For Brother Rice senior, getting involved isn’t just an act
Some believe that as people get older, they use their imaginations less and less.
Nick Chiocca found that it already was happening to him as a teenager, and he didn’t like it.
“As a kid I was always very imaginative. Nowadays I don’t have a lot of time to play around or just goof off since I’m growing up so fast,” said Chiocca, 17, a senior at Brother Rice High School.
Fortunately for Chiocca, he found a solution. He joined the drama club at Brother Rice as a freshman, and it gives him the creative outlet that he was missing.
“Being in a play helps me go to a whole another world again. A lot of my imagination comes out while I’m acting,” he said. “I cannot say how much I have loved it. It has been one of the best experiences I’ve had at this school.
“I came to this school not knowing what I would do,” Chiocca said. “I knew I’d try hockey, but drama never occurred to me. Then in the eighth grade, we went to Mother McAuley High School to see a production of ‘Oklahoma.’ I saw how much fun they had and it made me want to get into drama.”
He was surprised when, as a freshman, he got a decent role in the winter variety show. Then he was awarded the lead role in “Harvey,” the school’s spring production. The rest, as they say, is history.
Chiocca already is looking forward to Brother Rice’s Christmas production of “It’s a Wonderful Life,” and in the spring, the school will stage “Amadeus.”
When he isn’t on stage, he’s giving his time to Special Olympics, tutoring classmates or working with his youth group at the First Church of God in Oak Lawn.
At church, he regularly attends the International Youth Convention, which occurs in a different U.S. city every two years.
“It’s a four-day trip for high school-aged students, and next year it is in Nashville. It is a spiritual-strengthening experience,” Chiocca said.
In addition to hearing from speakers and listening to inspirational music, the teens also take part in service projects near the convention center.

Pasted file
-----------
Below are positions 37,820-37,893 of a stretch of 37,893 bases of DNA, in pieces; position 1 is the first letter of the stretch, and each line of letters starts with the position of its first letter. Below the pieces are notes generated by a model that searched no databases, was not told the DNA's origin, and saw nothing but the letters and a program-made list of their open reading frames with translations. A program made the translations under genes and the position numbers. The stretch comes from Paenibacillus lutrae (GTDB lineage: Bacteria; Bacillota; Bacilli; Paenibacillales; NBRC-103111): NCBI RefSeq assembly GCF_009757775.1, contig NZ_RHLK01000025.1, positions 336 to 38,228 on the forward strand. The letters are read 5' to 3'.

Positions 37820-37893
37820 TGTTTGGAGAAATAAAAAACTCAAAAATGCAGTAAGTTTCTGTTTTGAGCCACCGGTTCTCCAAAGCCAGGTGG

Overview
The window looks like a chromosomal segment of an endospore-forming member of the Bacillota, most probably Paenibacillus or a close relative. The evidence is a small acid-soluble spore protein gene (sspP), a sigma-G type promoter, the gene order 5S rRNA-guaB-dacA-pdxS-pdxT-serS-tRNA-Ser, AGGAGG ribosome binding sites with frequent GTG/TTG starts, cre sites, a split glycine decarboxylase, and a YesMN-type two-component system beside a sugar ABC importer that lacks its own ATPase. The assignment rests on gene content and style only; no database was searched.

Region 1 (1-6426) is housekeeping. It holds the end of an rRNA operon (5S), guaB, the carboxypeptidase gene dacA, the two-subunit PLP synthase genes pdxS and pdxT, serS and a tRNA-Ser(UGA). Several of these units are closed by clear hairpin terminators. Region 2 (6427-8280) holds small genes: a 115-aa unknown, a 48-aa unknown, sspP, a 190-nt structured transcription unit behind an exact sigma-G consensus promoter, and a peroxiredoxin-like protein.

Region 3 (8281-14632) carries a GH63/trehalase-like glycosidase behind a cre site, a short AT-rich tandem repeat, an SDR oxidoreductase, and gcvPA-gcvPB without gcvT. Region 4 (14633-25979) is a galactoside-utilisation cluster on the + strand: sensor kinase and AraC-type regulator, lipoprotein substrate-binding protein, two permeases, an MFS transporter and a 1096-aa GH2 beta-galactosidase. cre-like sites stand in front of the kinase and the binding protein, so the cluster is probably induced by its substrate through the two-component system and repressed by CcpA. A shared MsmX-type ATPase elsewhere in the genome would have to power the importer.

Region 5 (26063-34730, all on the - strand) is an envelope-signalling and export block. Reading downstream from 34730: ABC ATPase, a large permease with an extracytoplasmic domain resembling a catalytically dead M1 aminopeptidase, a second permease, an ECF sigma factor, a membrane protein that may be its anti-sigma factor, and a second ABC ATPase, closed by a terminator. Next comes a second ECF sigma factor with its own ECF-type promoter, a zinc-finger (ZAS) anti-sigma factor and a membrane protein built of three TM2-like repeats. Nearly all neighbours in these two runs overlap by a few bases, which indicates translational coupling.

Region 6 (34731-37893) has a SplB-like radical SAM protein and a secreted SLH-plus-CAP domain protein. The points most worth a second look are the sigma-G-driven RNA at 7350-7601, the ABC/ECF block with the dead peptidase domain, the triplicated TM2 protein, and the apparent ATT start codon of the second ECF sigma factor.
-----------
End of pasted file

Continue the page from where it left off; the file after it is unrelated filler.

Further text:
“We paint houses or renovate a home. Each year we also bring food to the local food pantries, and last time, we helped serve the food to the people in the nearby shelter. That was awesome,” he said.
He played hockey for awhile at Brother Rice, too, but the schedule soon overwhelmed him, particularly since he works part time job as a bagger at Pete’s Fresh Market in Evergreen Park.
Chiocca, who lives in Chicago’s Mount Greenwood community, is the son of Michael and Stephanie Chiocca. His parents, he said, are his biggest mentors. But he has other role models as well.
“A lot of people throughout my life have put me on the right path. My mother got me into church at a young age, and raising me up in the church has put me on the right path in life,” he said. “Many people at church are like a second family to me.
“At school, there are teachers that I can’t say enough about. This school has been amazing to me and I wouldn’t trade a second of it.”
When he has to leave Brother Rice upon graduating, he is contemplating a career in psychology.
“I love helping people. If I can make somebody happy, I’ll try. A lot of times I go back to God and listen to what he is going to tell me,” Chiocca said.
His plans presently right now include working and counseling teens.
“I’d talk to them about divorcing or divorced parents, trouble in school, you know, all the drama every kid deals with in high school,” Chiocca said. “Sometimes you just can’t talk to your parents or a friend; it has to be a doctor.”
Encouragement comes from his friends and family, who spur him on.
“I get a lot of encouragement from almost everyone,” he said. “God is calling me to take this path and help others.”